• Melissa
    Sometimes reading this book felt like my heart was being torn out and stomped on, but it was still a very good book.
  • Emma Saks
    one of the most difficult books i have read, yet couldn’t stop reading. the insights were poignant, the stories were powerful, and all the amazing people that contributed to this book have left me with a lot to think about. it is definitely a must read, if you are able to.
  • Laura
    I cannot describe everything these essays made me feel, oh my god.
  • Sonaksha
    There are some books that I just do not understand how to speak about or rate on a scale. They are beyond that. And this one definitely falls into that category.It left me weeping, thinking and haunted. I wanted to read it in one sitting but I just could not. I had to take breaks. What an incredible anthology. Each story could stand on its own, that's how powerful it was. It was so heartbreaking to see how we minimise our experiences - "What happ...
  • Amy
    It's not very often that I have a hard time articulating what I'm thinking or feeling. I'm bad at a lot of things but I am great at saying what I mean. This book brought up a lot of complicated thoughts and emotions in a way that is difficult to put into words. While I was reading it, I caught myself having physical reactions--I was shaking mad, I was tearing up, I caught myself holding my breath a few times. Every story is relatable, which is wh...
  • Morninglight Mama
    I don't feel that there's any way to actually "review" this book, because how would one judge the worthiness of individual, highly personal testimonies on the broad topic of rape culture? Each essay was unique, yet they all were woven together with similarities and common themes, especially the titled reference to questioning if one's trauma/assault/rape was "bad enough" to warrant a story/sympathy/legal action. This was fucking hard to read. For...
  • Anu Kaur
    It took me along time to get through this book. Not because it wasn’t worth reading but because it is it written with such honesty and raw emotion that I needed to take breaks to just recuperate. Every story is unique but they all share a common thread of loss, pain, and confusion that stems from of sexual violence. This collection of personal essays creates the foundation of community of men and women who are not alone. It is the voices in thi...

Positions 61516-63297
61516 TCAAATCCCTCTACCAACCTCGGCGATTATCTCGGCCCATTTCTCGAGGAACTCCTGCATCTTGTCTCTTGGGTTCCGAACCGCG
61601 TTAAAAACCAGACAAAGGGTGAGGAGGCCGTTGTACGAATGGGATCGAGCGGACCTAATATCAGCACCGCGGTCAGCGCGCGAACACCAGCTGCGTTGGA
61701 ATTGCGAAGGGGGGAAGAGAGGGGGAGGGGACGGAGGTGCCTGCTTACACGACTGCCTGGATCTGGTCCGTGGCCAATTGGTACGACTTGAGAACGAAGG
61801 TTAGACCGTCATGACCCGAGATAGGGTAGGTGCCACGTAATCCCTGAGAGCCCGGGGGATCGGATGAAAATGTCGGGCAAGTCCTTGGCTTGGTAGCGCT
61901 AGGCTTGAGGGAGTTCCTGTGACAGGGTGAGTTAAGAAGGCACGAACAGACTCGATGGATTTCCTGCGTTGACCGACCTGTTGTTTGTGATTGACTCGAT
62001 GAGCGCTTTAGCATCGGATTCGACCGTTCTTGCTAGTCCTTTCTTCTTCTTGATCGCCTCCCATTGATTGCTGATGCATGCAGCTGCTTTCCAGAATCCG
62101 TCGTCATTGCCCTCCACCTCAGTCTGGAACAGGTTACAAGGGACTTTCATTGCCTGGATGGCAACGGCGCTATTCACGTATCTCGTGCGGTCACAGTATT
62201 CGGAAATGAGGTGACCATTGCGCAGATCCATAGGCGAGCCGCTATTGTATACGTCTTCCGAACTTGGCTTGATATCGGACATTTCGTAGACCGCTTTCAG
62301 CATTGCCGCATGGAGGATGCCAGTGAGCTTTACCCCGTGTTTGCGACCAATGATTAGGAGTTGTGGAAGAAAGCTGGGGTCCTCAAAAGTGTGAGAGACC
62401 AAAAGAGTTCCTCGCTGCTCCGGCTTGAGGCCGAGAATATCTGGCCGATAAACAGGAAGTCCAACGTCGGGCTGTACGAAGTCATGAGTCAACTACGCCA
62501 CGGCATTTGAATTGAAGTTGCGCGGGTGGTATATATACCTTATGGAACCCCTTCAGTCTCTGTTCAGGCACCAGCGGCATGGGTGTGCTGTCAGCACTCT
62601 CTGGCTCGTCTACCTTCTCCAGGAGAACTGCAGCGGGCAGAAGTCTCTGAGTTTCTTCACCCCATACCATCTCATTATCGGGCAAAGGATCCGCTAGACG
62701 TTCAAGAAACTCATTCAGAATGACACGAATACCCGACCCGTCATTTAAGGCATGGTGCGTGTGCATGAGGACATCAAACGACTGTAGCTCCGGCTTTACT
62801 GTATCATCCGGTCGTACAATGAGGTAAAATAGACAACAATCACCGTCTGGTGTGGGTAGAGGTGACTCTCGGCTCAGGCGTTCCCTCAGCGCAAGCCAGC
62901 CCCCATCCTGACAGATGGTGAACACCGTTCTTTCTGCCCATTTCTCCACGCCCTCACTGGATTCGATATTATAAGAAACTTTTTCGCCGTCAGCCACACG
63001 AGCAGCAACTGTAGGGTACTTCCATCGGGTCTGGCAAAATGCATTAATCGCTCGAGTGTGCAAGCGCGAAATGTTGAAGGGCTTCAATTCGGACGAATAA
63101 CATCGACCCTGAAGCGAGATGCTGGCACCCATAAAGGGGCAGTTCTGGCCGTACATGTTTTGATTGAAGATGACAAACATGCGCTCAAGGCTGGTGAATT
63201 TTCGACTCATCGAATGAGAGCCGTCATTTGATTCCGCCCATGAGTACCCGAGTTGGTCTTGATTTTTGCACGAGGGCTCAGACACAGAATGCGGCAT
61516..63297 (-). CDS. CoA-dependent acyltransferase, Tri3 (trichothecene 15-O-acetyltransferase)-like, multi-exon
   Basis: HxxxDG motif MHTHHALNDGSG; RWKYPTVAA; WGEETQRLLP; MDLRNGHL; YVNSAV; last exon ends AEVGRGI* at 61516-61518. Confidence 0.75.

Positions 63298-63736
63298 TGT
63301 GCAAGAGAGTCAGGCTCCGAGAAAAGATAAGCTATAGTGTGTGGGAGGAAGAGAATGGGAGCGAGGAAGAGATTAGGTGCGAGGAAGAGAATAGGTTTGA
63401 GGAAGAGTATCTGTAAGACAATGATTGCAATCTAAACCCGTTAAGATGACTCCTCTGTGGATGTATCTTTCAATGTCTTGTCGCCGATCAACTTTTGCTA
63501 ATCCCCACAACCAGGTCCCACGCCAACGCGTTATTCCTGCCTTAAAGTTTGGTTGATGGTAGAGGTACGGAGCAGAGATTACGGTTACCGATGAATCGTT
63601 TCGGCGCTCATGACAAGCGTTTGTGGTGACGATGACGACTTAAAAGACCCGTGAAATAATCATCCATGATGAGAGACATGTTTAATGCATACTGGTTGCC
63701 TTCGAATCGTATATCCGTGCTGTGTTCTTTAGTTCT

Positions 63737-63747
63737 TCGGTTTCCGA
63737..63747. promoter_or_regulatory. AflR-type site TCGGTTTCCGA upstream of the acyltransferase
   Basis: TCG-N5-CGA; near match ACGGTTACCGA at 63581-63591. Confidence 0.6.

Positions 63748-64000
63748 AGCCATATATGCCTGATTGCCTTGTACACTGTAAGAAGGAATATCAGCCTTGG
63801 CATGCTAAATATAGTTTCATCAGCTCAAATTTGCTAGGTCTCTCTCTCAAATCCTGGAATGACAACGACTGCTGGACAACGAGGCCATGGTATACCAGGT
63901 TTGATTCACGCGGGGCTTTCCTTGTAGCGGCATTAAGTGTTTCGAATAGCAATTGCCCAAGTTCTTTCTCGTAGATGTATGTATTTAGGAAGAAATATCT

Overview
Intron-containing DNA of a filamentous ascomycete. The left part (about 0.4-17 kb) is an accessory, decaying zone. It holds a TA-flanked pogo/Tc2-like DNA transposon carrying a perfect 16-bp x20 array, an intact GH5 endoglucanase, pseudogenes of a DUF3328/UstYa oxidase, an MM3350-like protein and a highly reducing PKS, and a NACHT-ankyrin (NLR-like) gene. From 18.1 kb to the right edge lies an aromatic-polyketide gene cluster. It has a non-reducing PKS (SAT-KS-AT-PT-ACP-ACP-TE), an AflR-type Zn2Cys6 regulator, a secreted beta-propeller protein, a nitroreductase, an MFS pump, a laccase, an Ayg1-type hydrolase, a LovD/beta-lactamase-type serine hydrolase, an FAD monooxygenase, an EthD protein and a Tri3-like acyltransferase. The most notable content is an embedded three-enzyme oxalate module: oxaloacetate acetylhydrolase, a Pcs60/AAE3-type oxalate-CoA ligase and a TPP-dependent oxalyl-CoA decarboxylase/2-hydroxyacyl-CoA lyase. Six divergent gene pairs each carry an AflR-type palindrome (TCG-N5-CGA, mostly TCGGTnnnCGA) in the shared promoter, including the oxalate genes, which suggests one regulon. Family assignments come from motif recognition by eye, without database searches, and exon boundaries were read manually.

• Sydney McGhie
    This is mandatory reading for everyone living in 2018. It is poetic, honest, heart wrenching and unbelievably powerful. The stories range from small forms of assault to horrific stories but the importance of the books is that there is no spectrum of rape and assault, there is no my story is "not that bad" it is ALL BAD. It is all horrific. And it happens to so many people in varying stages of their life and it is something we must talk about. Rox...
  • Linda Shepherd
    Rape is not the only way a woman (or man) can be violated. The trauma can last for years. Rape culture creates an army of the walking wounded. These are the people who need mental health services but are not always likely to seek it out. Not That Bad shines a light on a crisis that needs to be talked about, discussed everywhere, in schools, in Congress, at kitchen table discussions and family meetings.
  • Jeimy
    This is a heartbreaking read, but if you are not aware of of how pervasive rape culture is or what seemingly innocuous actions make women feel violated, you should read this book. I highly recommend the audiobook as the authors give life to their very personal tales and give it an additional sense of intimacy.
  • WriterLadyNYC
    I just. I don't know exactly what I'm feeling. I could have probably finished this collection of essays in a day, if I hadn't had to take breaks. I'm overwhelmed. I'm gutted. I'm crying on a bus. I needed this book and didn't know.Roxane Gay is an amazing curator of art. The transition of one essay to the next was seamless and was a rollercoaster. So impactful.
  • Emily
    This book is one of the most difficult I’ve ever read. It’s heartbreaking and raw and real, and I’m so grateful for the honesty in every essay. The viewpoints are diverse, which is a testimony of the editor. It’s challenging, but in a way that makes me feel like I’m not alone. It’s hard to accurately review this book, but I recommend it as a slow read.
  • Leona
    I devoured this book. Each story is raw, deeply personal and moving. Brought together in this book. they give an manifold overview of rape culture and the consequences for all people (and people of all genders).
  • Jay Miraldi
    Hearing these women's stories made me mad. And they should, they should piss you off. There are too many stories like this and it is crystal clear that something is fundamentally wrong with the culture of our society. It has to stop. Period.
  • V Smith Smith
    Roxane Gay has brought together a prolific set of essays that speak to the cultural acceptance of sexualizing and sexually marginalizing women.This book should mandatory reading for middle grades on.